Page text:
“Google” and “National Security Agency” don’t naturally come to mind as
word-associations for “Talmudic blessing.” But recent controversies
regarding the successful Internet search engine and the secretive
government entity do recall the final benediction of a great Talmudic sage.
Alarms were roundly sounded in the wake of reports that the U.S.
Department of Justice, in the course of defending a federal law aimed at
protecting children from child-inappropriate (actually,
anyone-inappropriate) material on the Internet, had asked Google to
share records pertaining to the Web searches of its patrons. Even
though no information identifying individual users was requested,
privacy advocates and skittish citizens saw the petition as the
frightening shadow of an approaching Big Brother.
Similar nervousness ensued when it became apparent that the NSA (an
entity so shadowy that, for a time, it was commonly referred to as the
“No Such Agency”) has been wiretapping conversations of suspected
terrorists without benefit of court orders. The Bush administration
argues that such measures are the legal privilege of the executive
branch, in particular at times of war, and insists that innocent
citizens’ communications were never targeted. All the same, there was
much hue and cry over the (real or perceived) erosion of that most
cherished of American rights: privacy.
Reasonable people can certainly disagree about the degree to which a
commercial venture might properly monitor its customers’ purchases or
tastes; or about the right balance a government should strike between
protecting its citizens’ privacy and ensuring their security.
But what cannot be argued is that our actions are, in fact, private
anymore. Whether we wish it were so or not, our cell-phones and
automatic toll-paying devices faithfully record our whereabouts, our
computers are reliable repositories of information about us, and unseen
cameras record our actions in public places. Private phone records of
unsuspecting individuals are easily purloined, and regularly offered for
purchase by anyone willing to part with a few dollars. And information
about individuals’ communications and Web use is in fact routinely, and
legally, subpoenaed by law enforcement agencies when a crime is suspected.
Once upon a time, lives were considerably less transparent. Unless
people chose to share information with others, or someone had his ear to
the wall, most folks were safe from the sort of exposure to which we are
so strikingly and increasingly vulnerable today.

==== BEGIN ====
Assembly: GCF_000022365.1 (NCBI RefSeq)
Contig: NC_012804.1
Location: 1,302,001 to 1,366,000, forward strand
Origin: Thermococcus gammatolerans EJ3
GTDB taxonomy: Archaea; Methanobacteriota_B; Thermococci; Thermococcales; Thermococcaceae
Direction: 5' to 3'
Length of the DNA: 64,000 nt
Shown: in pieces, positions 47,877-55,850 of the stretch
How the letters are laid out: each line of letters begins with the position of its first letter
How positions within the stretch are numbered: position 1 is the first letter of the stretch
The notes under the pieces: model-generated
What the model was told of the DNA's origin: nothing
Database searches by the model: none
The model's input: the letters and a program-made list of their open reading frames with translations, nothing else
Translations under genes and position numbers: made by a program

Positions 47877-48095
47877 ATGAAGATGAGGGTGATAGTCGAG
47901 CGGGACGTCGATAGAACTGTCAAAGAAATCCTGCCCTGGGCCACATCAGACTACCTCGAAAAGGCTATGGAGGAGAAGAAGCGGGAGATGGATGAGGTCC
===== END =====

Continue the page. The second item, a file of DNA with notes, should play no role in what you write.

There is a Jewish tradition of seeking lessons in societal and
technological developments. When the telephone was invented, it is
recounted, the famed Jewish sage the Chafetz Chaim (Rabbi Yisrael Meir
Kagan) – who wrote seminal books on the prohibition of slanderous and
otherwise improper speech – pointed out how concrete it made the Jewish
idea that a word spoken in one place can have ramifications in another,
far away. Similarly, advances in our ability to peer into the heavens
drives home anew how tiny a part of the physical cosmos we remain
despite all our progress; and our ability to glimpse events in the
subatomic realm reminds us of how little we really know about the very
matter of which we, and everything around us, are made
Perhaps the immense erosion of privacy we have undergone in recent years
is meant, too, to remind us of something important.
Like, perhaps, Rabban Yochanan ben Zakkai’s blessing.
On his deathbed, the Talmud recounts (Tractate Berachot, 28b), the famed
rabbi was asked by his students for a benediction. He complied, with
the curious wish: “May the fear of Heaven be to you as the fear of human
“That’s it?” the students asked, puzzled.
“If only!” the sage responded, implying that the blessing was a mighty
one indeed. “Think!” he continued. “When a person commits a sin, he
says ‘I hope no one is watching me!’”
But Someone, of course, is – a thought as obvious as it is profound. As
the rabbis put it elsewhere (Avot, 2:1): “An Eye sees and an Ear hears,
and all your actions are duly recorded.”
We may squirm at the idea, but it is fundamental to Judaism – central,
in fact, to any world-view that acknowledges a personal G-d: Our every
action is meaningful, and, therefore, of concern to our Creator.
And so, even as we chafe at what our credit card companies and Internet
providers and government agencies know about us, or can find out if they
choose, we might do well to pause a moment from our outrage and dwell on
how insignificant those eyes and ears really are in the long run, how
revealed we are, in action and even thought, before the only One who, in
the end, really counts.
[Rabbi Shafran is director of public affairs for Agudath Israel of